The Sudanese military structure in Darfur has a fairly straightforward chain of command: the Western Military Command is responsible for the operations of the Sudanese army in Darfur, with the overall commander reporting to Armed Forces Chief of Staff Abbas Arabi. Chief of Staff Arabi reports to Minister of Defence Maj. Gen. Bakri Hassan Salih, who reports to President El Bashir, a Lieutenant General and Commander-in-Chief of the Sudanese Armed Forces. [Bakri Hassan Salih is now Vice President within the Khartoum regime—ER, June 25, 2014]
The record of the Sudanese military in Darfur demonstrates that the crimes against civilians were part of a policy that can only have been created by the Sudanese political and military leadership in Khartoum. (page 34)
Human Rights Watch notes in particular, with respect to command of aerial assets:
The air force is apparently directed from a command and control center in Khartoum. Air crews of helicopter gunships are rotated from state to state. Aerial movements and support are closely coordinated with the army forces on the ground during attacks; according to Major General [Mohamed] Fazey, only he and the force commander of the entire operation in Darfur can order or authorize the deployment of helicopters. [ ]
Ultimately, the responsibility for the crimes committed by the Sudanese military lies with President El Bashir as the commander-in-chief, Chief of Staff Abbas Arabi, former Minister of Defence Maj. Gen. Bakri Hassan Salih, and other key military staff. (page 35)
There is broad consensus about the military aircraft in the arsenal of the SAF and under the command of senior leadership, but also several notable disparities. For example, IHS Jane’s (Englewood Colorado) is reported to have found evidence of 12 Antonov aircraft. US government officials estimate the number at about six, and the highly authoritative Small Arms Survey also estimates six. Additionally, the Small Arms Survey reported in December 2009 that SAF military aircraft included:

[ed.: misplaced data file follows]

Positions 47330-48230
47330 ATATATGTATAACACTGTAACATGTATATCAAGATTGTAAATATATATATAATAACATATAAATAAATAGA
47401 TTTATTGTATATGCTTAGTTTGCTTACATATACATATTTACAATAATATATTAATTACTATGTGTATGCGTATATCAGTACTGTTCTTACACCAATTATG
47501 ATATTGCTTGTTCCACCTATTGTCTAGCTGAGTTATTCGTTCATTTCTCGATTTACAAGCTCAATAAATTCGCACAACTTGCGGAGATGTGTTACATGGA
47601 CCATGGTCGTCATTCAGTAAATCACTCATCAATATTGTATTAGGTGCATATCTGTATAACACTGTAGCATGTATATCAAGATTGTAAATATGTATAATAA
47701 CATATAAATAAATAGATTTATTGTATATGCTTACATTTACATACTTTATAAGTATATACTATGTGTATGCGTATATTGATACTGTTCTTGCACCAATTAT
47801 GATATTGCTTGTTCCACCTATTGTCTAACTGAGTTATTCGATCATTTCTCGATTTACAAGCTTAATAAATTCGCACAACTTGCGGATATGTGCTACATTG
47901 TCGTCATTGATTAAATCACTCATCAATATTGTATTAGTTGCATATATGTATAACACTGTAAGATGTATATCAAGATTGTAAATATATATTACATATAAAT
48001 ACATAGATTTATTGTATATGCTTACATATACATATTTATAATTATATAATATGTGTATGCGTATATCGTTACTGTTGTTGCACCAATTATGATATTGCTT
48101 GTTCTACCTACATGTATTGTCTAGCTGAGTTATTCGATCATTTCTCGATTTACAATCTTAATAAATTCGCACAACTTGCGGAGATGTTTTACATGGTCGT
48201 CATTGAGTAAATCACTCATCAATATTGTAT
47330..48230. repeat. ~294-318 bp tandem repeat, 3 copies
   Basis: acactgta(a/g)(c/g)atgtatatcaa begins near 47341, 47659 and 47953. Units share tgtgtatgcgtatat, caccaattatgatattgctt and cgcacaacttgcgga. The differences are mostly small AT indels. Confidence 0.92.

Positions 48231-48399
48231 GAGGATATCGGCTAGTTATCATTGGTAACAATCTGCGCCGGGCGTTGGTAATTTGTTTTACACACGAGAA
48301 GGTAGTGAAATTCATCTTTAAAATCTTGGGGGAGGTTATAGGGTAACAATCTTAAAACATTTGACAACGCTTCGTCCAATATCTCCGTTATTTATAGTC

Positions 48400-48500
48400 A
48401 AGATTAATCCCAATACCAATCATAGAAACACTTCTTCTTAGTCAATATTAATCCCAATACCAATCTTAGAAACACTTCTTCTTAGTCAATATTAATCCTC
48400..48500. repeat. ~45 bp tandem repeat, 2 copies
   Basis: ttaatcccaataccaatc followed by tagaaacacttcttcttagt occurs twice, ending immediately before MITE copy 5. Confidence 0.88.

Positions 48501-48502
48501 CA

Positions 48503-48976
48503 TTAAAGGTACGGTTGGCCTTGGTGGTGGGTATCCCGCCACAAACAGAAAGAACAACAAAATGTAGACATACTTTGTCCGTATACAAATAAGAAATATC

11 Su-25 ground attack aircraft, acquired 2007–08 from Belarus [these are actually Su-24s—ER]
12 – 20 Fantan (A-5) ground attack aircraft, acquired 2002 from China
44 Combat helicopters (armed Mi-17 or Mi-24), acquired over a number of years from Russia
12 MiG-29 ground attack aircraft, 2003 – 2004
(SAS report No. 15, December 2009; Table 1: Conventional weapons systems transfers to Khartoum)
Notably all these aircraft are designed or configured for air-to-ground combat; the SAF faces no aerial threat anywhere in Sudan. It has been widely reported that Khartoum acquired a second consignment of 12 MiG-29 aircraft in 2008 and following. The MiG-29 is an extremely advanced Russian military aircraft, even as none of the rebel groups has any offensive military aircraft (the Government of South Sudan recently acquired 10 transport helicopters; these might be retrofitted for military purposes, but pose no threat to fixed-wing aircraft). Many other military aircraft have been reported to be in the SAF arsenal, and have been confirmed in the past; but these reports come from a range of sources, and often without an indication of whether the aircraft are in service or not.